US & Canada

Carly Fiorina and Ben Carson launch Republican 2016 bids

Carly Fiorina and Ben Carson Image copyright AP

Carly Fiorina, the former chief executive of Hewlett-Packard, and neurosurgeon Ben Carson have joined the growing 2016 Republican field.

Ms Fiorina is the first female in her party to enter the White House race and Mr Carson the first African American.

Both are political outsiders, unlike the senators and governors they now come up against for the nomination.

Democrat Hillary Clinton and Republican Jeb Bush, who has not yet officially entered, are among the frontrunners.

Ms Clinton was immediately targeted by Ms Fiorina when she made her announcement on ABC's Good Morning America programme.

"I have a lot of admiration for Hillary Clinton, but she clearly is not trustworthy," Ms Fiorina said, pointing to the recent controversy over Ms Clinton's use of a private email server when secretary of state.


Fiorina analysis - Anthony Zurcher, BBC News

Carly Fiorina lost her only run for public office, a 2010 Senate race in California, by 10%. Her primary claim to fame is serving as head of computing giant Hewlett-Packard, a job from which she was ousted after six years amid stockholder unrest.

Why is she running? A cynic would point to her book, which is set to go on sale the day after her announcement, and argue she is more interested in publicity than getting votes.

Advocates will point to the fact that she is almost certainly the only woman to seek the Republican nomination this year, with Fortune 50 business experience, and is well positioned to launch attacks on Democratic front-runner Hillary Clinton without confronting charges of sexism.

Ms Fiorina has been well received during her appearances before Republican audiences in the run-up to her announcement. Now we'll see if she can translate those good feelings into more tangible signs of support.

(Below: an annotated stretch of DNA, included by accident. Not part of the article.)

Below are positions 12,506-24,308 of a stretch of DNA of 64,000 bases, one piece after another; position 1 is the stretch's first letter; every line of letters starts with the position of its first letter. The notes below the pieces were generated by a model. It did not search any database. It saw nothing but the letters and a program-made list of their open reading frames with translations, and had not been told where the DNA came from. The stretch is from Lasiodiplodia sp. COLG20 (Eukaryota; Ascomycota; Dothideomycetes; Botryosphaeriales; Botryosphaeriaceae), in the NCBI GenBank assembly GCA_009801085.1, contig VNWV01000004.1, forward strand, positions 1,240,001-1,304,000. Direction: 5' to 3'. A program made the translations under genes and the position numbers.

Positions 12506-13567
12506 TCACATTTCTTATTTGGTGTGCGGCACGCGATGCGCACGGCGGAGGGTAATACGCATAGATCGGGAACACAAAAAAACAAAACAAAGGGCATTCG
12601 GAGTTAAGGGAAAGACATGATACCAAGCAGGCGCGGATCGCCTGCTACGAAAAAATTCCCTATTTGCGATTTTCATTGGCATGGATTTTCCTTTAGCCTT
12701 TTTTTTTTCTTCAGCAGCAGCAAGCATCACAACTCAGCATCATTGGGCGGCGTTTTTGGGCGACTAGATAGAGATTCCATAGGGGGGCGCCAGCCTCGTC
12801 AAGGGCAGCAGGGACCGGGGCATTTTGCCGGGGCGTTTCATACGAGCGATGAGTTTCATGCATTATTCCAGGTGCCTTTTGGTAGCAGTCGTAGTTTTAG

Meet the 2016 hopefuls


Image copyright AP
Image caption Mr Carson, seen speaking at the University of Mobile, is the only prominent African American in the race

Retired surgeon Ben Carson chose Detroit Music Hall, with a choral version of Eminem's "Lose Yourself", to make his announcement.

He outlined his vision of the US as a "place of dreams'' where people can thrive when they escape the restrictions of government.

"It's time for people to rise up and take the government back," he said. "The political class won't like me saying things like that. The political class comes from both parties."


Carson analysis - Anthony Zurcher, BBC News

Mr Carson has stumbled at times in media interviews, a sign of campaign inexperience.

But controversial answers on hot-button issues like evolution, healthcare reform and gay rights have done little to damage his positive perception among core conservative voters.

If enough of them stand by Mr Carson come next year, he could at the very least prove to be a spoiler for other socially conservative candidates, like Texas Senator Ted Cruz and former Arkansas Governor Mike Huckabee.


Three other Republicans have already entered the race - senators Ted Cruz, Rand Paul and Marco Rubio.

On the Democratic side, Ms Clinton will need to overcome the challenge of left-wing Vermont Senator Bernie Sanders.

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